EXAMPLE 2
A term allowing the home to exclude liability for negligence.

Old term
The Home cannot be held responsible in any way for the safety of Residents once outside the Home.

Revised term
The Home shall not be responsible for the Resident once they are outside the Premises if the Resident leaves the premises and is not accompanied by a member of staff of the Home, unless the Home has been negligent or has breached any duty it may owe to the Resident (either arising under this Contract or by virtue of any other duty imposed or implied by law).

Group 2: Excluding or restricting liability for breach of contract
EXAMPLE 1
A term excluding the care home's liability for negligence for care of the
resident's property.

Old term
(The Resident agrees) to be responsible for insuring to full replacement value all personal furniture and belongings it being hereby expressly agreed that the Home shall not be responsible in any way for cash, credit cards, cheques, certificates, bonds, deeds, documents or personal effects of the resident.

Revised term
(The Resident agrees) to be responsible for insuring to full replacement value all personal furniture and belongings. The Home shall not be responsible in any way for cash, credit cards, cheques, certificates, bonds, deeds, documents or personal effects of the Resident unless the Home has been negligent or fraudulent or breached this agreement in respect of the Resident's belongings.

EXAMPLE 2
A term excluding the care home's liability for negligence in laundering the resident's clothes.

Old term
(The Home agrees) to provide a laundry service for the Resident's personal belongings but such a service shall not include dry cleaning. The Home shall not be held responsible for items of clothing damaged in the normal process of laundering.

Revised term
(The Home agrees) to provide a laundry service for the Resident's personal belongings which are machine washable (but not including professional dry cleaning nor hand washing of any item). The Home shall not be held responsible for items of clothing damaged in the normal process of laundering unless it has been negligent in providing the laundry service.

EXAMPLE 3
A term excluding liability for Resident's valuable possessions or unmarked personal possessions.

Old term
Valuables can be locked away for safekeeping when not in use upon request to matron or sister in charge. No responsibility can be taken for items not handed in for safe keeping. No responsibility can be taken for personal possessions not clearly and permanently named.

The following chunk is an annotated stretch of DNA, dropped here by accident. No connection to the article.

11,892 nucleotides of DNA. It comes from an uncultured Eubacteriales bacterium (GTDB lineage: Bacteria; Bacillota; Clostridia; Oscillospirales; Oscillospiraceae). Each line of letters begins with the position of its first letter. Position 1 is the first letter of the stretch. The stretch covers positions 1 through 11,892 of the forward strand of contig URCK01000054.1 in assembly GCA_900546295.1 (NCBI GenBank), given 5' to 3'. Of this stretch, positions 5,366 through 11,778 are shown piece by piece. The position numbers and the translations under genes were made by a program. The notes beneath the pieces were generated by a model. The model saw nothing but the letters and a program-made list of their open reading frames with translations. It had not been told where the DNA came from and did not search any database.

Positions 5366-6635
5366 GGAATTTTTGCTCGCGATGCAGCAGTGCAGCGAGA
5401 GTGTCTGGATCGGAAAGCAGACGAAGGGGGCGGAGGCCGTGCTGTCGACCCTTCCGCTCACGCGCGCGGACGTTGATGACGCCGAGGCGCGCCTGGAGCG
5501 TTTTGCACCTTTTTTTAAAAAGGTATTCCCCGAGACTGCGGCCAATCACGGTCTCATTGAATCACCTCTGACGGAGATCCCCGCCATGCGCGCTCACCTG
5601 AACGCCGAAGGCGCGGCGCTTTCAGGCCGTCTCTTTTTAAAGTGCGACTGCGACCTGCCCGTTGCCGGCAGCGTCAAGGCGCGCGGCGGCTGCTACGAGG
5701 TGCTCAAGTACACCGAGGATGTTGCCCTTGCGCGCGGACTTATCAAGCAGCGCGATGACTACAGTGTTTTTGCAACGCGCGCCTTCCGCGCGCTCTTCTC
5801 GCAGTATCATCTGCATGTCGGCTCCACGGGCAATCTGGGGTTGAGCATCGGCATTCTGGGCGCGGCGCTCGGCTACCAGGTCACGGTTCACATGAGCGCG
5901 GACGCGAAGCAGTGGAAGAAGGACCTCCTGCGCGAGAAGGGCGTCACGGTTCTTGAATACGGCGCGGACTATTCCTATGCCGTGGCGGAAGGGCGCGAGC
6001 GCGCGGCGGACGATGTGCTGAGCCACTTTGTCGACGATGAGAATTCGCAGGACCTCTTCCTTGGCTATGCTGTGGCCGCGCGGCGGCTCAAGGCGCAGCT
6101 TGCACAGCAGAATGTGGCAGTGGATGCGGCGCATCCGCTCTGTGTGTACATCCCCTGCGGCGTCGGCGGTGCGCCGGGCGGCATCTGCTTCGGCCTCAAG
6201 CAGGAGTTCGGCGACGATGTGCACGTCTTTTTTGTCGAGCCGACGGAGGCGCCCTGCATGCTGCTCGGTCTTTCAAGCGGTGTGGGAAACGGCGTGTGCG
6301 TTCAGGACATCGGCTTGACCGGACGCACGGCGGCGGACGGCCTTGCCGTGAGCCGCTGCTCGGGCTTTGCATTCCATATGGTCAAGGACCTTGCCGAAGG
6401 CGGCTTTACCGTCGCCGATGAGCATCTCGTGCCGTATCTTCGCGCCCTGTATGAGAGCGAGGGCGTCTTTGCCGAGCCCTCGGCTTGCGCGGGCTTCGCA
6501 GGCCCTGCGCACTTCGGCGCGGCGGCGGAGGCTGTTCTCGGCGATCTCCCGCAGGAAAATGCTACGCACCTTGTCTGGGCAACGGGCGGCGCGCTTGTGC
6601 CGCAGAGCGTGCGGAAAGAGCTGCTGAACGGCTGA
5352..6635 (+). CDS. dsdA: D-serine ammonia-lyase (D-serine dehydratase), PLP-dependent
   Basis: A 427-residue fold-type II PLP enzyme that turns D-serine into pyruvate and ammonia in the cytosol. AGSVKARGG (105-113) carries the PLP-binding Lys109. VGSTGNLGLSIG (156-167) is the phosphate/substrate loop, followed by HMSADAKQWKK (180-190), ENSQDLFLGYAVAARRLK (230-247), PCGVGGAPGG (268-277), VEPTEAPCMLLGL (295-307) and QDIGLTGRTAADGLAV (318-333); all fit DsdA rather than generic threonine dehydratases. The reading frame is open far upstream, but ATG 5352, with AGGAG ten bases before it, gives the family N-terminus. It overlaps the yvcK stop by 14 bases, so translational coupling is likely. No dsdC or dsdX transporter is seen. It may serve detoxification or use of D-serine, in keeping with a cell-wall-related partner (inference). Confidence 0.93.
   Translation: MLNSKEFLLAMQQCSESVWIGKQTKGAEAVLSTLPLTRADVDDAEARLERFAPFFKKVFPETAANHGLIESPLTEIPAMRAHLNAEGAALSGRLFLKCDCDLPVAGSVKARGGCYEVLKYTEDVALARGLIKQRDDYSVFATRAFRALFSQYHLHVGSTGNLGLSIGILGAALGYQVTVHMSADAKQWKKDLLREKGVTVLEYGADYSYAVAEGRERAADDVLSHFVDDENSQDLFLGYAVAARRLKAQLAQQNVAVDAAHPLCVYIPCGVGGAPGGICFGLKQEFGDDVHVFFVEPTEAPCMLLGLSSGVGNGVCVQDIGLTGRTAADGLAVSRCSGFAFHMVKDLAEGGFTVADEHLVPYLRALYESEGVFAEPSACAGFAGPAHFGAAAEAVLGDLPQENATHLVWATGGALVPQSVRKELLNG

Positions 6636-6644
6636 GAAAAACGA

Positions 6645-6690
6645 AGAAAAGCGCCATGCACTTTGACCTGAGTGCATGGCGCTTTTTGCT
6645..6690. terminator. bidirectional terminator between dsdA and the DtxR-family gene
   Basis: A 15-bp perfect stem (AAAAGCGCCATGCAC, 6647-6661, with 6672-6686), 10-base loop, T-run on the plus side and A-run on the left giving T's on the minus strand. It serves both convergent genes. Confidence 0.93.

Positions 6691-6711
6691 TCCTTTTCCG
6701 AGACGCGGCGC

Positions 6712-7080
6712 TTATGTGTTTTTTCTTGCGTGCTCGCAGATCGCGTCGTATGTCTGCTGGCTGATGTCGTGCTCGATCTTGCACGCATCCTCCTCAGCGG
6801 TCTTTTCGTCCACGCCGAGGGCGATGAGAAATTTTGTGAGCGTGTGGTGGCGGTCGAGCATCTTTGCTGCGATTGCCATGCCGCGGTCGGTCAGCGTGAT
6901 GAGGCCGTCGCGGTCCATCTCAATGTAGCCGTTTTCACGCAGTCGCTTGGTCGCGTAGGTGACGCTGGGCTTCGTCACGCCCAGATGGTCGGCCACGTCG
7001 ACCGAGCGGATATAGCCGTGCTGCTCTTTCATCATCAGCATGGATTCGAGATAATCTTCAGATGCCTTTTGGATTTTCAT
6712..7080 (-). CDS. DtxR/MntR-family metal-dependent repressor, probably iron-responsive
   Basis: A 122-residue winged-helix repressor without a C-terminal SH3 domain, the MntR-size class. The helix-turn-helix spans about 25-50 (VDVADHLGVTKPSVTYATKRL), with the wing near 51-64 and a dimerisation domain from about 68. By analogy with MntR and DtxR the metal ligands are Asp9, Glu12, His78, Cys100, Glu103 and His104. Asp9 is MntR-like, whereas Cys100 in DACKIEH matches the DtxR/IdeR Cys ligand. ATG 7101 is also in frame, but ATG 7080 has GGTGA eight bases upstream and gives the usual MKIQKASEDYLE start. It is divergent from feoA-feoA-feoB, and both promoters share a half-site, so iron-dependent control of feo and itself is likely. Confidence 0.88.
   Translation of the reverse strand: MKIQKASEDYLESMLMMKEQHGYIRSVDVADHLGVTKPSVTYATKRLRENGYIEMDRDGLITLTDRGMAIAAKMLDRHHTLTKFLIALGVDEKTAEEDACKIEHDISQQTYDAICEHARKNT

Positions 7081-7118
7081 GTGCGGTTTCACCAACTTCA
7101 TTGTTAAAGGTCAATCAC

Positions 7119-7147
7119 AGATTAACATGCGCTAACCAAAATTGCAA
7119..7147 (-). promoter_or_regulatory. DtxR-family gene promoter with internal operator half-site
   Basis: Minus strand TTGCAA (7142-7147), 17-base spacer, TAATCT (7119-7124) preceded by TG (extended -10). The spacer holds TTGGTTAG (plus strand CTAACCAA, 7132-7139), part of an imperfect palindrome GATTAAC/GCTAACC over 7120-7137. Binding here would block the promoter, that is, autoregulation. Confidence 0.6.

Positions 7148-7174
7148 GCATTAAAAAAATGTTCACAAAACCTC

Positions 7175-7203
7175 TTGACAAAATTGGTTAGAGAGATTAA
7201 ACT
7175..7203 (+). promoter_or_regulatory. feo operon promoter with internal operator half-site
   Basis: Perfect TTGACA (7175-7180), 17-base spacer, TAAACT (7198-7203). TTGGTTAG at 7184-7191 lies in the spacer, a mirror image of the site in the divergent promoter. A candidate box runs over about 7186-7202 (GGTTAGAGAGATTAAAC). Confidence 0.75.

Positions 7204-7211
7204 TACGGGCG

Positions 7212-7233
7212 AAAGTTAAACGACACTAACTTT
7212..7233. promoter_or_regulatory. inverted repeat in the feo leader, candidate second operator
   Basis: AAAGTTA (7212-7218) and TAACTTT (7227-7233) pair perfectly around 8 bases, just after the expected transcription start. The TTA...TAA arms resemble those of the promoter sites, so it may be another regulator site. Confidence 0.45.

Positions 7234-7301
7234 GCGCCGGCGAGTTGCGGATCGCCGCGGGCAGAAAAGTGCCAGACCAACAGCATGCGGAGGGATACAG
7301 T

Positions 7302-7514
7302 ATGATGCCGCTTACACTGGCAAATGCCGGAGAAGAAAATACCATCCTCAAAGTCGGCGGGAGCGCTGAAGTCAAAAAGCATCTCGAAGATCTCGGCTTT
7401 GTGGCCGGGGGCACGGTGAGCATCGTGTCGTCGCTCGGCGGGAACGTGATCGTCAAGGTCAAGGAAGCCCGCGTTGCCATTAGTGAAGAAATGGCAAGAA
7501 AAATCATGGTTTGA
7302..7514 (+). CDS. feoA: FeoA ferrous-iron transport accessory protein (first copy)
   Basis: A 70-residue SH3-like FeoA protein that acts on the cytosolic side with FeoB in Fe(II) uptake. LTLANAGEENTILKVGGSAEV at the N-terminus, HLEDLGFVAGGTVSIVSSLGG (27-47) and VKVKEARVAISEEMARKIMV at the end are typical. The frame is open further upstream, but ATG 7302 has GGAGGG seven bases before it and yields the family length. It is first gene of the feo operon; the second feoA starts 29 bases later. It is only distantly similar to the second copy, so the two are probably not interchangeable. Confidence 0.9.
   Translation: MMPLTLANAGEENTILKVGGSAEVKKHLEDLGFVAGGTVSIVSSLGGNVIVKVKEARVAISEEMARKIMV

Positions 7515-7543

Revised term – term deleted.

EXAMPLE 4
A term excluding liability for loss or damage.

Old term
Whilst every effort is made to look after patients' personal effect, clothing, etc. we accept no liability for loss or damage.

Revised term – term deleted.

Group 6: Unequal cancellation rights

EXAMPLE 1
A term requiring the guarantor to clear the room within two days but seeking four weeks' fees without provision for mitigation of loss.

Old term
In the event of death we would expect the resident’s bedroom to be cleared within 48 hours. In the event of death the home reserves the right to withhold or charge for a period of four weeks.

Revised terms
In the event of death three days monies will be due the Home and after this period this Contract will cease.
In the event of death we would ask the resident's bedroom be cleared within three days. However, if you are unable to do so, please inform the matron/manager and arrangements can be made for us to clear the bedroom and items can be stored at [the home] for seven days.

Group 11: Right to change what is supplied
EXAMPLE 1
A term allowing the care home discretion to change the accommodation supplied.

Old term
The Home shall provide accommodation for the resident in the Room referred to in the Schedule hereto (or other similar accommodation as may be determined from time to time by the Home) together with the right in common with others having the like right to use all rooms and gardens provided for common use.

Revised terms
No tenancy of any kind is intended to be created in respect of the room and the control of the Room occupied by the resident shall remain with the Home.
The Resident shall be consulted by the Home and given four weeks notice of proposed change of room and the reason for the proposed change by the Home.